You too can follow in King Harold’s footsteps, along his most likely route to the Battle of Hastings, by walking 1066 Harold’s Way, a walk that starts at Westminster Abbey and finishes at Battle Abbey, East Sussex.

Accessible by public transport, there is nothing to stop you sharing the experience of 1066 Harold’s Way, through London, Kent and East Sussex.

The guidebook for this 100 mile long distance walk is readily available from Waterstones, Amazon, Foyles and other bookshops.

Find out more HERE

AWARD winner

Our author Michael Evans has won a prestigious local award for his book "East Anglia at War".

Monday, 12 December 2016

An Interview with Derek Hayes, author of Maid of Turpin’s

As regular Linda’s Book Bag readers know, I’m always happy to support less well known authors and publishers so it gives me great pleasure to introduce Derek Hayes today. Derek’s latest book  Maid of Turpin’s was published by Bretwalda Books on 16th July 2016. Maid of Turpin’s is available for purchase here.

Maid of Turpins

Young Sybil Turpin is an innkeeper who caters for the unsavoury underworld of 18th Century London. When she gets involved in a fiendish plot about spies and political intrigue her life is suddenly in danger from the most ruthless of men.
The year is 1720 and the government of Prime Minister Robert Walpole is overwhelmed by a criminal scandal which threatens to bankrupt the country. Richard Hamilton secret agent of the crown is sent to investigate. The story centres around the notorious tavern in Honey Lane; a lawless neighbourhood within Cheapside.
Turpin’s is ruled by a feisty young Sybil Turpin; an eccentric character who bathes daily in a hogshead barrel and rides like a highwayman.
She and Richard, himself an unconventional character, start as adversaries but when more brutal criminal activity unfolds, they join forces and their quest leads them around the streets of London, from Tyburn to the Bank of England; through Vauxhall Pleasure Gardens to a prison vault under London Bridge.
Richard Hamilton may have met his match with this bold young woman but the Maid of Turpin’s has a further challenge ahead, far beyond her comprehension or ability.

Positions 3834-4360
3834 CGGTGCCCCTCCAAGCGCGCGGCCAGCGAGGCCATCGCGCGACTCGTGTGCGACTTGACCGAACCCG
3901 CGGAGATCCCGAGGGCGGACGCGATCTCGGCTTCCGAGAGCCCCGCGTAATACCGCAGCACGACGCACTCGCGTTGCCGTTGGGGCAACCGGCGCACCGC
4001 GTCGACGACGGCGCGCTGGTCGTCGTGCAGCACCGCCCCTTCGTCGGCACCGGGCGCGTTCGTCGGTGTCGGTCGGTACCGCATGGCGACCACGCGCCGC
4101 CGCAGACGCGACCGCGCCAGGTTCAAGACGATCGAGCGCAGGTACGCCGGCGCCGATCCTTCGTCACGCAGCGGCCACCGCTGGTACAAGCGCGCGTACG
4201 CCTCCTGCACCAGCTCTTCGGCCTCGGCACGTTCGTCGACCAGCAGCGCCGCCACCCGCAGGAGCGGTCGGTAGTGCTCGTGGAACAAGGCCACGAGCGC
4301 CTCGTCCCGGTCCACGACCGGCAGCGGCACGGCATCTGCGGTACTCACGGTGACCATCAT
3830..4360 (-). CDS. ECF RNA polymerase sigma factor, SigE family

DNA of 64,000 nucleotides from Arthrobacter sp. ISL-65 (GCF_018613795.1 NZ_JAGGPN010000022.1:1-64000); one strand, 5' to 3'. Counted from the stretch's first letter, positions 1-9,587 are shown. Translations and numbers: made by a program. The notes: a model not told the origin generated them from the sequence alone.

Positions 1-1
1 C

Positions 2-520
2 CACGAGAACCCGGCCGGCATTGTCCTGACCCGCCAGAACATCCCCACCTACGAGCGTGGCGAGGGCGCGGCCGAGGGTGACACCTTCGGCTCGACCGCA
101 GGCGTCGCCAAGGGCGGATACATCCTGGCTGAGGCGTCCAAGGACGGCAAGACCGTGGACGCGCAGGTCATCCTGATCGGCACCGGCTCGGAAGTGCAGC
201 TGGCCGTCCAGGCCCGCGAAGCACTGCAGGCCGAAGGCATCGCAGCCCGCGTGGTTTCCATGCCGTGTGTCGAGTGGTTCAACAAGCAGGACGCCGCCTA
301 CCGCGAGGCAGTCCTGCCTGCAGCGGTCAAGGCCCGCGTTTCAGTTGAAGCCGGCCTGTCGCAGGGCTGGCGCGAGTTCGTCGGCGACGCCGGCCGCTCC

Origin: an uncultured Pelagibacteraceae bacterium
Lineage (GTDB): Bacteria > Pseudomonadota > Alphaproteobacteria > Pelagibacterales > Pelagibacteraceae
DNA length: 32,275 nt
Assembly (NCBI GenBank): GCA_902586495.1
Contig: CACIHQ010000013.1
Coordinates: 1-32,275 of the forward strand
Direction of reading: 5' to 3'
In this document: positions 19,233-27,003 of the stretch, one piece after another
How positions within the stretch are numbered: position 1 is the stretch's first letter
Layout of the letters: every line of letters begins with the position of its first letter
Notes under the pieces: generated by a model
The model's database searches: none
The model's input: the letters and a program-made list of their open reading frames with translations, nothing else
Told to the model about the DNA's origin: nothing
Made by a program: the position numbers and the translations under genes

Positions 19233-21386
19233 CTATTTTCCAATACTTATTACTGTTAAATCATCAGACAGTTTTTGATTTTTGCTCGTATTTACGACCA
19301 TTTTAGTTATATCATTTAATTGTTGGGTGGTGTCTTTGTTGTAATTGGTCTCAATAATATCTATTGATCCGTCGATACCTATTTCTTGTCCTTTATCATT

An Interview with Derek Hayes

Hi Derek. Thank you so much for agreeing to answer some questions on my blog about your writing. Firstly, please could you tell me a little about yourself?
I’d describe myself as a well-fed bookworm, people-watcher, storyteller and an expert at make believe. They are lifelong attributes and still as useful now as they ever were. I read a lot and have quite diverse tastes. I usually have two or three books on the go at the same time.
I was a child of the fifties, but I hasten to add a very young one. I live in Wiltshire with my wife Jennifer and lots of grandchildren nearby; still able to indulge the story telling.  I spent most of my working life in the NHS and that was where the people-watching began. It was always a privilege being present through the critical times of other people’s life experiences; often of the dramatic and terminal kind. But then there was hospital humour; usually itself profoundly unnerving but always a palliative for the distress and sadness. Experience enough for several lifetimes.
(I bet!)
And tell us a bit about your Langford series of books.
This is where the people-watching became reality for me. Set in the 1950s Langford Follies are a study ...

You can read the entire interview HERE

Friday, 2 December 2016

First ebook sale of December - Winter God: The Authorised Biography of Father Christmas

Buy your copy HERE